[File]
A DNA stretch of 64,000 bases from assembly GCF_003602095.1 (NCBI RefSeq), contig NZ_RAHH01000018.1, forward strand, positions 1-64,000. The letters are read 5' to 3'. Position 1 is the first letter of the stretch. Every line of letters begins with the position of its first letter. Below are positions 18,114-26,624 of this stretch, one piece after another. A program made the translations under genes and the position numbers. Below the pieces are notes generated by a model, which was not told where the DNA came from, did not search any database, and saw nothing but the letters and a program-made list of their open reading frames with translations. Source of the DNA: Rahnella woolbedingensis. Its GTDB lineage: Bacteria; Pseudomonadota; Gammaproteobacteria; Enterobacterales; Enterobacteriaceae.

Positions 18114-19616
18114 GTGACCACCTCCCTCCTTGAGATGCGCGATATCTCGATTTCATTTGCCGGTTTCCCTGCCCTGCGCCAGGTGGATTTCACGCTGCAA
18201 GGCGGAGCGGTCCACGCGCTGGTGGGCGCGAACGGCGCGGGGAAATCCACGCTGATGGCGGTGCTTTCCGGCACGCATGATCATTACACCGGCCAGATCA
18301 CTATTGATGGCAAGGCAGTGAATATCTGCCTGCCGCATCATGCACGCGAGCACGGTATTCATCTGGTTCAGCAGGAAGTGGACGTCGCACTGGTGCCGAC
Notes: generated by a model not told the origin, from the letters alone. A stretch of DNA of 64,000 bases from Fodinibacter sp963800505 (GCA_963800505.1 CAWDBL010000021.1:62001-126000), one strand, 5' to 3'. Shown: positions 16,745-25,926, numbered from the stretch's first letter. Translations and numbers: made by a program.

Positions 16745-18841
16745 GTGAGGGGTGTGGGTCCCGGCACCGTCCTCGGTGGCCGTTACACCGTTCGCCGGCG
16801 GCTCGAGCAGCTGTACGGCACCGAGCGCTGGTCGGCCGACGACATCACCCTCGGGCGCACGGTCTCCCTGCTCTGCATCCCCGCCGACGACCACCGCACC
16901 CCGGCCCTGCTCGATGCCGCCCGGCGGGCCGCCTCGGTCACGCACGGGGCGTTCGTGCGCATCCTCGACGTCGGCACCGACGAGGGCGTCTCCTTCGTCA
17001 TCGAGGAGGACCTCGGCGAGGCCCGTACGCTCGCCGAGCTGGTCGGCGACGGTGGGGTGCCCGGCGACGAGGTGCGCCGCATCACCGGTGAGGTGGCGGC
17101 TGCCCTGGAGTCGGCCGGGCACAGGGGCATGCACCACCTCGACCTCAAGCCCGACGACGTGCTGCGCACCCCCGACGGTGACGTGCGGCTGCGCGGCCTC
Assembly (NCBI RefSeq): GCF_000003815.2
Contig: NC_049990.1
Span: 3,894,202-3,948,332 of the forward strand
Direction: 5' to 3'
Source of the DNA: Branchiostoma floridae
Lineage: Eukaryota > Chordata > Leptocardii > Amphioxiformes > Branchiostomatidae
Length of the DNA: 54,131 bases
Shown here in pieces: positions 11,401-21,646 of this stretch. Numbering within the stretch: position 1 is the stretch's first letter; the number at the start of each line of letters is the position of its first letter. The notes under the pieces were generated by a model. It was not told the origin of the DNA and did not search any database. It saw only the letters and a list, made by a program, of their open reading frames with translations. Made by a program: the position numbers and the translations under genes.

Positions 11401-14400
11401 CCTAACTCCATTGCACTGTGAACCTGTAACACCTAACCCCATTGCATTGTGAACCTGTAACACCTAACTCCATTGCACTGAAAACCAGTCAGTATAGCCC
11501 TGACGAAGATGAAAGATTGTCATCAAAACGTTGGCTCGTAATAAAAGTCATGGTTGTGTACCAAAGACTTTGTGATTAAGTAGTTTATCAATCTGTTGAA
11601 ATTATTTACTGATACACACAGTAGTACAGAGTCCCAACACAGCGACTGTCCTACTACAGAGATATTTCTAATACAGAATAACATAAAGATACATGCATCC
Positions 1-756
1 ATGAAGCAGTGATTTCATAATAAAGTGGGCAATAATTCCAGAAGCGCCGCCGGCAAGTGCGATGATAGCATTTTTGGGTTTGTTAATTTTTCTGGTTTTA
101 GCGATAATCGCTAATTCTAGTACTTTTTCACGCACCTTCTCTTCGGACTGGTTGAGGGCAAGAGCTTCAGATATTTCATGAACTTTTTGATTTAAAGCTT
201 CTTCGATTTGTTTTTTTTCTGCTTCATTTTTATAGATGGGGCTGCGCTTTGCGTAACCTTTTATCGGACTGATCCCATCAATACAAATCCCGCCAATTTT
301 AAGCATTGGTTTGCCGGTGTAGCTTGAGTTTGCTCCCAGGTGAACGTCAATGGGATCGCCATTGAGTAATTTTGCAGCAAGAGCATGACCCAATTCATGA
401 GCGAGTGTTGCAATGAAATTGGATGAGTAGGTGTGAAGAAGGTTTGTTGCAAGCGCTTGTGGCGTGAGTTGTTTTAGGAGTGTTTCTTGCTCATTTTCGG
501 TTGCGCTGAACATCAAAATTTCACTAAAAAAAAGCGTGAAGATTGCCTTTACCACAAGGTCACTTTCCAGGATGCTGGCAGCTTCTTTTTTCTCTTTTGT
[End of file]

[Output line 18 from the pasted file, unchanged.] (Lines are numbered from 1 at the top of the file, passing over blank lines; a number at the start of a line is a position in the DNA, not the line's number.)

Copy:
Lineage: Eukaryota > Chordata > Leptocardii > Amphioxiformes > Branchiostomatidae